Rindge is a city in Southern New Hampshire.
Rindge is a small town in Cheshire County, New Hampshire that was originally inhabited by ancestors of the Abenaki Tribe of native Americans. Evidence has displayed that the region may have been inhabited as many as 11,000 years ago. The first modern settler was Abel Platts, who arrived in 1738. The onset of the French and Indian War in 1744 drove the majority of the initial settlers away, but only for a short time. Platts and an small group of settlers returned to establish a more permanent residence in 1758 after the war had subsided. By 1859, there was 1,200 residents living in the small mill town. Rindge has only grown slightly over the years with modern census figures displaying slightly more than 6,000 current residents.
- From Keene, NH: Take NH-12S to NH-119E into Rindge. Approximate travel time: 45min.
- From Boston, MA: Take I93N which merges into I95S towards Waltham. Then take MA 40W to MA 119W which turns into NH 119W/General Reed HWY into Rindge. Approximate travel time 2hrs.
When in Rindge, the only mode of transportation will be the car that you arrived in. There are no public transportation options and no taxis.
- The Cathedral of the Pines. 10 Hale Hill Road, Rindge, NH, 03461. Open 9am to 5pm daily, May 1 to October 31. Founded by Sibyl and Douglas Stone in 1945, the Cathedral of the Pines is an open air cathedral and memorial dedicated to those who sacrifices their lives for our country during WWII. The cathedral and memorial sit on a 236 acre piece of land which overlooks Mt. Monadnock.
- Mt. Monadnock. At 3,165 feet, Mt. Monadnock, or Grand Monadnock, is one of the most frequently ascended mountains in the world. With a variety of hiking trails, including the 110 mile Metacomet-Monadnock trail, this mountain is a popular destination of tourists and locals alike. The Metacomet-Monadnock Trail crosses a variety of mountainous terrains with features including swamps, lakes, waterfalls, and cliff faces. The trail also passes through a number of historical sites.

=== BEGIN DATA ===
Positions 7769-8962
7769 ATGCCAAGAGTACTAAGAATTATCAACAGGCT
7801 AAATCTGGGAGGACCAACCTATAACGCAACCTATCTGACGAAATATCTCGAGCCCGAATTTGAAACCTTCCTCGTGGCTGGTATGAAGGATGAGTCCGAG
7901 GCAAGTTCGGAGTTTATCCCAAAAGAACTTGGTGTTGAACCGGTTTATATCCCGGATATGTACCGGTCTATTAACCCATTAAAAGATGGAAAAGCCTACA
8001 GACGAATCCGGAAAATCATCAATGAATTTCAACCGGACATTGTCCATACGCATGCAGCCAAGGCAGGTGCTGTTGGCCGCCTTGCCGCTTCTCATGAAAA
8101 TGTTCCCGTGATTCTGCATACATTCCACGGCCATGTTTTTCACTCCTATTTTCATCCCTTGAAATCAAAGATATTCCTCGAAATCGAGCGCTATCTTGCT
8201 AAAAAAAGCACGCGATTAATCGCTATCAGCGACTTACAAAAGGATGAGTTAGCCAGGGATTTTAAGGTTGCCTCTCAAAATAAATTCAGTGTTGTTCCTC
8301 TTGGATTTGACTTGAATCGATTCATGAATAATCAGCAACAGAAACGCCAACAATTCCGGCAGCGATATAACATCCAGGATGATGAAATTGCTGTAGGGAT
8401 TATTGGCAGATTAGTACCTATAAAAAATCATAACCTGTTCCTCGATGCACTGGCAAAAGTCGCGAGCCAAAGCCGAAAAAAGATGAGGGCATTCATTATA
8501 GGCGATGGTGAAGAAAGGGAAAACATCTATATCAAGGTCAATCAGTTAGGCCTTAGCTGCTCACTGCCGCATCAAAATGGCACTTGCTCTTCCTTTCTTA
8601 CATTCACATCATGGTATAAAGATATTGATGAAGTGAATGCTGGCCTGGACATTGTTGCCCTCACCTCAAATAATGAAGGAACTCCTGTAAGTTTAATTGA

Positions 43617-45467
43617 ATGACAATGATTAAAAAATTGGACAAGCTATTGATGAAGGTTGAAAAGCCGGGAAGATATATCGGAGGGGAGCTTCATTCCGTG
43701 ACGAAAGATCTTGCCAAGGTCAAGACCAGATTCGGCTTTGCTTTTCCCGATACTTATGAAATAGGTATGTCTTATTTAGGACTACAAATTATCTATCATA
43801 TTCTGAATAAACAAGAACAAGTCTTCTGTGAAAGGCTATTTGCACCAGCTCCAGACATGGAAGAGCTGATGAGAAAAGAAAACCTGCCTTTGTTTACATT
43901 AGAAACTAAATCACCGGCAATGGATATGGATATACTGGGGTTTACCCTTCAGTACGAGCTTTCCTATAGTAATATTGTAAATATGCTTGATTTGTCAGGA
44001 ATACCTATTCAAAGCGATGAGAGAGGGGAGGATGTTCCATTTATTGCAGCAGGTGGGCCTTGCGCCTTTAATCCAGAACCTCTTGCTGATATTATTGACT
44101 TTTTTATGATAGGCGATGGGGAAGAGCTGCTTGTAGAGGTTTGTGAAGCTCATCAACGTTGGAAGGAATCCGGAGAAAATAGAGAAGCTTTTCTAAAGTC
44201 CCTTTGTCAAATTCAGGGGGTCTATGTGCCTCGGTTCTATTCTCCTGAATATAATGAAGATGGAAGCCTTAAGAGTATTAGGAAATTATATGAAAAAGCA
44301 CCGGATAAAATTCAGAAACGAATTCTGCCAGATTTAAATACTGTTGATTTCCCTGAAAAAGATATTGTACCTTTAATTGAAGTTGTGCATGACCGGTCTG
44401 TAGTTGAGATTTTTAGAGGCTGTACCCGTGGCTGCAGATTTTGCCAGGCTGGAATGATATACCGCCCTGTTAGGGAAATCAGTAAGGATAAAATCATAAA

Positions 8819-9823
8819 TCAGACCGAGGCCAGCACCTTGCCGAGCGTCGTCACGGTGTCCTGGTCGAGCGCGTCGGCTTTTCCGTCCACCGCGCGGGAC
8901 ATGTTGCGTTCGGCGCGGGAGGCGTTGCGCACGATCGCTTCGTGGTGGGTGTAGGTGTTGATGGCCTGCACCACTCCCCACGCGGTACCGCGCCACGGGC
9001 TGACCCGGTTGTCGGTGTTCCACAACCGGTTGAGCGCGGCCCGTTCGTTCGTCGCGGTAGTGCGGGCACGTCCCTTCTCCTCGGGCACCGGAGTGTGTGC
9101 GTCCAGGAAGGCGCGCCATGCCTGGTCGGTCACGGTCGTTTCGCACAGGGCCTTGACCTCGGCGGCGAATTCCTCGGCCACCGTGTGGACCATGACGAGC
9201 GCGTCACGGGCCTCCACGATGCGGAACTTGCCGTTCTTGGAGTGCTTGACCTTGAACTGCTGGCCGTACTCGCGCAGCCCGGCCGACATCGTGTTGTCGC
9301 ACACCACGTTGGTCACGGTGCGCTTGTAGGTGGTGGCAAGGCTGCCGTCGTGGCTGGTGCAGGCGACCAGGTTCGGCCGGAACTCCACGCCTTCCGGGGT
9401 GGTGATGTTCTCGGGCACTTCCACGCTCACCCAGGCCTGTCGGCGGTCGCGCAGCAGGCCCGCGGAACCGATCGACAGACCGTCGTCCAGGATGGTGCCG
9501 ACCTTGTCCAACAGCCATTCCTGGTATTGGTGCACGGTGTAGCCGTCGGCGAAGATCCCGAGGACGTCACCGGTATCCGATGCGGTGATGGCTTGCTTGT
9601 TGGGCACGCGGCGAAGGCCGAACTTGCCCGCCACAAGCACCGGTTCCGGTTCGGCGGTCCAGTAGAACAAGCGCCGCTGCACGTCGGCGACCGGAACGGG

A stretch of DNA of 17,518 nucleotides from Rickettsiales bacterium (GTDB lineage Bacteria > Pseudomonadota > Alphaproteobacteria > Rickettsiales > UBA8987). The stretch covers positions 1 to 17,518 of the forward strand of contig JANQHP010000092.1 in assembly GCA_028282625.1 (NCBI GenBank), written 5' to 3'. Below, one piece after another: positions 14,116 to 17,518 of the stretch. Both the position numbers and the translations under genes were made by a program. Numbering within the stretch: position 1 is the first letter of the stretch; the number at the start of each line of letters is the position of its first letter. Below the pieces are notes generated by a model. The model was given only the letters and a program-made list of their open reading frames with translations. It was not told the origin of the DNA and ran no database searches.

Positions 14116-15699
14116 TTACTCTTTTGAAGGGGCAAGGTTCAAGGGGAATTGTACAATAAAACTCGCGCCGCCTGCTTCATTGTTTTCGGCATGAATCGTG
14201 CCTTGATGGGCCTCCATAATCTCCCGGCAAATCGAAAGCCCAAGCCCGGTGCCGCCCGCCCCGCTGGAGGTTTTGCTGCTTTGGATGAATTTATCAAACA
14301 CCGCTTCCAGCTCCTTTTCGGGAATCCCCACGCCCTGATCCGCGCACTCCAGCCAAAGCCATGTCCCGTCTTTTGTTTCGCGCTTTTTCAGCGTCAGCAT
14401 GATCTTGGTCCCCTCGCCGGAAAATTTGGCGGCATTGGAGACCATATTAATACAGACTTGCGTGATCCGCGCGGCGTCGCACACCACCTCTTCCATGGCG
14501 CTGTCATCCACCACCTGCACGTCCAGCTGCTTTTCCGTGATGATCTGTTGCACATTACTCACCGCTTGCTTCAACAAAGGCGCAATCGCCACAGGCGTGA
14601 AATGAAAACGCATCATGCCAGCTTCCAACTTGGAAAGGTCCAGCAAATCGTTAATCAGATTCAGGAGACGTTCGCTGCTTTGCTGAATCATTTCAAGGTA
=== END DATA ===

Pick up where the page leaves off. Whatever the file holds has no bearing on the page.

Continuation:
- Pearly Pond. Located on the campus of Franklin Pierce University, this destination offers an outlet for a variety of aquatic sports including kayaking and paddleboarding.
- White's Sugar Shack. At White's, maple based products are made on site. Other locally grown organic goods are also sold at this quaint store.
- "Rooted in Clay" Pottery. This pottery workshop and store is owned by a former Franklin Pierce graduate. Besides selling a variety of high quality pieces of pottery, Rooted in Clay also offers workshops and pottery classes weekly.
- Pizza Haven. Open 11am to 11pm, 7 Days a week. Pizza Haven is a family owned and operated restaurant that has catered to the students of Franklin Pierce University for a number of year. Their menu offers a number of specialty pizzas as well as grinders, calzones and a variety of appetizers.
- JP Stevens. Formerly Lilys on the Water, the local tavern is named for a former Franklin Pierce baseball player who was tragically killed in a alcohol related accident. The owners opened this bar and restaurant to provide students with a place to hang out and have a good time without having to travel far from campus. With a number of domestic, import and craft beers and an extensive pub menus, JP Stevens has quickly become a favorite of the students and faculty of FPU.
- Mama Duke's Diner. This New England diner is open seven days a week and serves breakfast, lunch and diner during all operating hours.